Climate change is projected to exacerbate conflicts in unstable and war-torn governments, resulting in greater death rates and much lower GDP, according to a research released on Wednesday by the International Monetary Fund (IMF).
Every year, the World Bank updates a list of nations classified as “fragile and conflict-afflicted states,” of which 39 are now in Africa. The report released on Wednesday covers all 61 nations that have been on the list since 2006.
It discovered that while climatic shocks may not trigger wars, they do intensify existing discontent and exacerbate other underlying vulnerabilities such as hunger and poverty.
Deaths from conflict as a share of the population could increase by close to 10 percent in fragile countries by 2060, the IMF said, adding that climate change could also push an additional 50 million people in fragile states into hunger by 2060.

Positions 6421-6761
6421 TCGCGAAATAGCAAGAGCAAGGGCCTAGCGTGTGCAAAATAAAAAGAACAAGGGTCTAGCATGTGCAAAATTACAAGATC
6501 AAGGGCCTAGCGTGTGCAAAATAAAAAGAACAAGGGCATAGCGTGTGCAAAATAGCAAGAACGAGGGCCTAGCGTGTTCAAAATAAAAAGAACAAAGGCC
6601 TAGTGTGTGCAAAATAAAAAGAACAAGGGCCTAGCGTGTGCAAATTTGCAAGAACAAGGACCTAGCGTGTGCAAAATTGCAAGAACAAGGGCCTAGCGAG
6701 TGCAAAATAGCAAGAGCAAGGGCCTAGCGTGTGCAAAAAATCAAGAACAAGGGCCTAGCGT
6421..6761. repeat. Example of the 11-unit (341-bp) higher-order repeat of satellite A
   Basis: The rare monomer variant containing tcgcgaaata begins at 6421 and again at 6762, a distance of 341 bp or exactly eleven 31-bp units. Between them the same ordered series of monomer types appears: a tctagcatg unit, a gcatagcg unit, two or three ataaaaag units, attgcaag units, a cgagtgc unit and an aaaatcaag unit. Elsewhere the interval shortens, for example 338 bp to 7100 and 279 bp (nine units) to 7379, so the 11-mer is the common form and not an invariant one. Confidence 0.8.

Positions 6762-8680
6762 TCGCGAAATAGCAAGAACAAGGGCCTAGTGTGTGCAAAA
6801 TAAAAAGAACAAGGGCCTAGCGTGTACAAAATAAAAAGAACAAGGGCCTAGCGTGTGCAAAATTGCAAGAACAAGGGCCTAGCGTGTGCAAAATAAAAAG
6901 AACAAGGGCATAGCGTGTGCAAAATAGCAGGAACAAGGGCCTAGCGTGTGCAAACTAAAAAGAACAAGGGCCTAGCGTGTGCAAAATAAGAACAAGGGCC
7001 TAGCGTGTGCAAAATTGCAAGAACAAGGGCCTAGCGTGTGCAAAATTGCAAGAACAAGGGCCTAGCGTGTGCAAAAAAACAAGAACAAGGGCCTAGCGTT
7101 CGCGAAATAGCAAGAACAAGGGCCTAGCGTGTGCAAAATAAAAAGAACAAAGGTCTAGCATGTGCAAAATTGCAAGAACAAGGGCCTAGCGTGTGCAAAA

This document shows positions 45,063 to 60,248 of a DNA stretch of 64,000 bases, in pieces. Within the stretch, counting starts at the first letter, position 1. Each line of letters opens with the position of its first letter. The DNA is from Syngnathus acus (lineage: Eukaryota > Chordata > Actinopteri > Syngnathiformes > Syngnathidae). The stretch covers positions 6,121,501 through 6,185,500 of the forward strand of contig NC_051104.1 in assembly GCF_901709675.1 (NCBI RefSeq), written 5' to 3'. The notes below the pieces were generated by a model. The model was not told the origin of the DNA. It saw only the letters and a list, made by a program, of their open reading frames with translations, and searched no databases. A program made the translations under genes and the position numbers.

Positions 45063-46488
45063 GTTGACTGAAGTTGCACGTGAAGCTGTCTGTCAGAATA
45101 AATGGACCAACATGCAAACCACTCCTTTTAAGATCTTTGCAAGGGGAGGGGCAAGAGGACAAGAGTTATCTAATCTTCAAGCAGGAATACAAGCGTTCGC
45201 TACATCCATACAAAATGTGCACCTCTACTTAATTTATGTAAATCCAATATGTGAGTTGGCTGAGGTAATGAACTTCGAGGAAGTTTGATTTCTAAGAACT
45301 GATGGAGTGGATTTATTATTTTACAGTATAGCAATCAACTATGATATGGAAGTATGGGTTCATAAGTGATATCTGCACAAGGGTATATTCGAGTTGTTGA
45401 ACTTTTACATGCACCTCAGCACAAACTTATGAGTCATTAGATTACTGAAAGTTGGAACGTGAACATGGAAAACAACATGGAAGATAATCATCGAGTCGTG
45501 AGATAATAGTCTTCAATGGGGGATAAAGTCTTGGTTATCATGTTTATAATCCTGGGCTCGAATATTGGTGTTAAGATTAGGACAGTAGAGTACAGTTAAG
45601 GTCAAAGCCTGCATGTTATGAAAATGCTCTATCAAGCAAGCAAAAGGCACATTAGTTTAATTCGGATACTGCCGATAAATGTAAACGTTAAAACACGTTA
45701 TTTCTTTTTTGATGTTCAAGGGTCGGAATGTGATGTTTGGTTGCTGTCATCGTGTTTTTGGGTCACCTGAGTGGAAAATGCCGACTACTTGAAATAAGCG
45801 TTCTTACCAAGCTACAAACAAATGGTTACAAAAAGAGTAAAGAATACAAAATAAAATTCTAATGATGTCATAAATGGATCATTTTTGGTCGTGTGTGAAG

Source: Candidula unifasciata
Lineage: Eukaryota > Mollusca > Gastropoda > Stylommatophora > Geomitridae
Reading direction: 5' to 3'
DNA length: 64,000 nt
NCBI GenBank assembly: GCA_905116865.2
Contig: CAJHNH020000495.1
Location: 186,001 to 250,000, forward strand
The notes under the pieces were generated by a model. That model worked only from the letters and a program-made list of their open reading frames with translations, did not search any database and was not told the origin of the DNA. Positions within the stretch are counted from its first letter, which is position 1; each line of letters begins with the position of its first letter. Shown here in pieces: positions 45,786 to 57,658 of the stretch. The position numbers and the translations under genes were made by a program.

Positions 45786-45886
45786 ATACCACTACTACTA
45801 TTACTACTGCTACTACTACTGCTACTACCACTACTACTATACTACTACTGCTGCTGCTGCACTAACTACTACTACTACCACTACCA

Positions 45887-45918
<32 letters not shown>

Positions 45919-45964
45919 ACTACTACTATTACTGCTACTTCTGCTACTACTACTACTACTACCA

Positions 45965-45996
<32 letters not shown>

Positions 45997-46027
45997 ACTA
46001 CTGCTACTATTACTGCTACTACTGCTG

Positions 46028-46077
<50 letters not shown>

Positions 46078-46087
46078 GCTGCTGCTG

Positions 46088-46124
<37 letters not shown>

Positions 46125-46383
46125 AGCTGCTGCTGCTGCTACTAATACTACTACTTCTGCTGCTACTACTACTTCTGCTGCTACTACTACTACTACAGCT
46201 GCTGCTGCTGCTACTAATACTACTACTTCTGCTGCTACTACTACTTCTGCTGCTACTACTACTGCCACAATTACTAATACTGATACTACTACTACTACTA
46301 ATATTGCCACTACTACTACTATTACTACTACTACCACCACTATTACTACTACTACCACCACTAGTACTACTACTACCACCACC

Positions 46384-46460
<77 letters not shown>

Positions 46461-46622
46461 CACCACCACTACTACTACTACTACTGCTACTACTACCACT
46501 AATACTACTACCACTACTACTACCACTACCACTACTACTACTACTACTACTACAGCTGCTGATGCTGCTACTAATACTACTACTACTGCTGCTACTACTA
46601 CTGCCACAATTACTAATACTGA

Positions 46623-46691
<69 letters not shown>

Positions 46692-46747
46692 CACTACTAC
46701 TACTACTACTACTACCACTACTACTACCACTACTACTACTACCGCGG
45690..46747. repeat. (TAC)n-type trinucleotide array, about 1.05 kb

Even though evidence of climate change is mounting after record temperatures across the world over recent months, the political will to take action has been eroded by economic weakness.
African leaders have said richer countries should provide more money to help them adapt to climate change and transition to greener energy, given that most African countries have produced a relatively tiny share of the emissions that cause global warming.
They are expected to try to reach a unified climate negotiating position at the African Climate Summit from September 4-6, ahead of the COP28 UN climate summit in the United Arab Emirates starting at the end of November.